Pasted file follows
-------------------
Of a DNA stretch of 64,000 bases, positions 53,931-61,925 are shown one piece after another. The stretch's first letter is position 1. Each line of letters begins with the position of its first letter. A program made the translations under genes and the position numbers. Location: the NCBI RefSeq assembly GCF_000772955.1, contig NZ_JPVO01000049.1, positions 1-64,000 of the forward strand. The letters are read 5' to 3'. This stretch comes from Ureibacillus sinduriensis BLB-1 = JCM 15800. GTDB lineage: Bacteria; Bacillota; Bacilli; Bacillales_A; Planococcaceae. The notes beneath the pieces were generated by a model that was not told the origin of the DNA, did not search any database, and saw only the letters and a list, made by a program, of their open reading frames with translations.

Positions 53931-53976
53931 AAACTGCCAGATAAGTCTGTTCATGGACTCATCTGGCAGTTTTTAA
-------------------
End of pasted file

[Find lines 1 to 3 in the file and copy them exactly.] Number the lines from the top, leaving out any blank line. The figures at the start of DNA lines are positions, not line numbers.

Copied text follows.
Of a DNA stretch of 64,000 bases, positions 53,931-61,925 are shown one piece after another. The stretch's first letter is position 1. Each line of letters begins with the position of its first letter. A program made the translations under genes and the position numbers. Location: the NCBI RefSeq assembly GCF_000772955.1, contig NZ_JPVO01000049.1, positions 1-64,000 of the forward strand. The letters are read 5' to 3'. This stretch comes from Ureibacillus sinduriensis BLB-1 = JCM 15800. GTDB lineage: Bacteria; Bacillota; Bacilli; Bacillales_A; Planococcaceae. The notes beneath the pieces were generated by a model that was not told the origin of the DNA, did not search any database, and saw only the letters and a list, made by a program, of their open reading frames with translations.

Positions 53931-53976
53931 AAACTGCCAGATAAGTCTGTTCATGGACTCATCTGGCAGTTTTTAA